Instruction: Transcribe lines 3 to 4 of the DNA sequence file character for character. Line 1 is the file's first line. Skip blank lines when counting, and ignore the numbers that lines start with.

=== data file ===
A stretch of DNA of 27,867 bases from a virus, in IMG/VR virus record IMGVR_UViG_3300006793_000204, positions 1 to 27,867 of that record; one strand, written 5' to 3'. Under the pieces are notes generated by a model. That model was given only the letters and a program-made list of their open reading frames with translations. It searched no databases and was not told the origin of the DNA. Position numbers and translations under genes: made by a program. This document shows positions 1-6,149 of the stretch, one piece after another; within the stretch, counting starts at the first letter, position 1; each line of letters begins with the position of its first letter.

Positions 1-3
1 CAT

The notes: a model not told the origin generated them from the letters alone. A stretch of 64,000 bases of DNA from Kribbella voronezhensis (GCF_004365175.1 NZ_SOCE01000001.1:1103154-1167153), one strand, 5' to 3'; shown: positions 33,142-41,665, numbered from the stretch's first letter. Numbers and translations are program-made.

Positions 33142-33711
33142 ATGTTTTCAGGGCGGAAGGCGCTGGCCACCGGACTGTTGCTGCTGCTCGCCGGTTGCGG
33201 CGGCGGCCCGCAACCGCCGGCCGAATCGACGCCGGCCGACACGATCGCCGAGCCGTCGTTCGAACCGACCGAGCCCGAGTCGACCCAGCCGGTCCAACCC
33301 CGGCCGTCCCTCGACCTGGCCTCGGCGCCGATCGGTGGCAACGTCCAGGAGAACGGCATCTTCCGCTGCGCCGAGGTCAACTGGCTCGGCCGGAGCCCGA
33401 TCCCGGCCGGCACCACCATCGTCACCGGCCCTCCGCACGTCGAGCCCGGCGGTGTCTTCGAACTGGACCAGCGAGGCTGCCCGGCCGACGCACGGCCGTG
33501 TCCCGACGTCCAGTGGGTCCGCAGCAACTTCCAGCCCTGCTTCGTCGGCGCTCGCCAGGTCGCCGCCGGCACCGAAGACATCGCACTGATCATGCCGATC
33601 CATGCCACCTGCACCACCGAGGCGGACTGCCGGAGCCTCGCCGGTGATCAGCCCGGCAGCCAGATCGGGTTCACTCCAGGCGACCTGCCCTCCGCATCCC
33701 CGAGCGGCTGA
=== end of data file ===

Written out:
1 CAT

The notes: a model not told the origin generated them from the letters alone. A stretch of 64,000 bases of DNA from Kribbella voronezhensis (GCF_004365175.1 NZ_SOCE01000001.1:1103154-1167153), one strand, 5' to 3'; shown: positions 33,142-41,665, numbered from the stretch's first letter. Numbers and translations are program-made.